It is unlawful for government to act contrary to the Bill of Rights’ principles. If it is alleged that government has acted unlawfully, complainants can bring cases to local courts.
- All local laws must be in line with the Bill of Rights. If a law breaches local human rights principles, the court can declare that it is not in line with the Bill of Rights and refer it back to the Legislative Assembly. This gives the Legislative Assembly an opportunity to amend the law, to make sure it complies with the Bill of Rights.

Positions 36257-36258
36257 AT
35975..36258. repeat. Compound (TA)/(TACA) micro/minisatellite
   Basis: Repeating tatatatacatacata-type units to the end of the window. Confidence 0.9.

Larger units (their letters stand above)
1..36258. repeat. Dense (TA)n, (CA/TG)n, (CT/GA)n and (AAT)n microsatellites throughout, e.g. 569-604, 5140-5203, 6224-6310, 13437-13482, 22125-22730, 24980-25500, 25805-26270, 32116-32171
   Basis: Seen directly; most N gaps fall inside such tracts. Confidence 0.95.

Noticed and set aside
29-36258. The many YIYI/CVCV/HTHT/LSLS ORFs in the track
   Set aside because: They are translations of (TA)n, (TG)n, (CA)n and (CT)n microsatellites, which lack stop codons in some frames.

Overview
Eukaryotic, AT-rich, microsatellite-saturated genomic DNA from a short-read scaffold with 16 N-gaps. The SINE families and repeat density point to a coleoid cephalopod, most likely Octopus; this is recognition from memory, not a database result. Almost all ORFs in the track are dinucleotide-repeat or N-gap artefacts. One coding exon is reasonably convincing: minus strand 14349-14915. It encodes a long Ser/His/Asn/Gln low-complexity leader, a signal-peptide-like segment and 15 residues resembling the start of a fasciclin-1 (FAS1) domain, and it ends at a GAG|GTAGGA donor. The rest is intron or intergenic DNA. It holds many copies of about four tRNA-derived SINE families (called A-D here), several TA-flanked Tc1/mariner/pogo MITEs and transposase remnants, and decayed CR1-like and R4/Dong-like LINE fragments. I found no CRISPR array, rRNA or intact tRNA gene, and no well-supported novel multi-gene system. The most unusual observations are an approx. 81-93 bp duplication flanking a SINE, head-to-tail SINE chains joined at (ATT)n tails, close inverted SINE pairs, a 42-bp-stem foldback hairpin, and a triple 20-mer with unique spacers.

- When making human rights judgments, the Cayman Island’s courts must consider European Court case law. However, local courts are also required to interpret some rights using the principle of "margin of appreciation," which means that a government may lawfully infringe human rights if it is justified, and serves a legitimate public purpose.
- When sponsoring a new bill, Ministers must ensure that it upholds the Bill of Rights.
Last Updated: 2010-08-16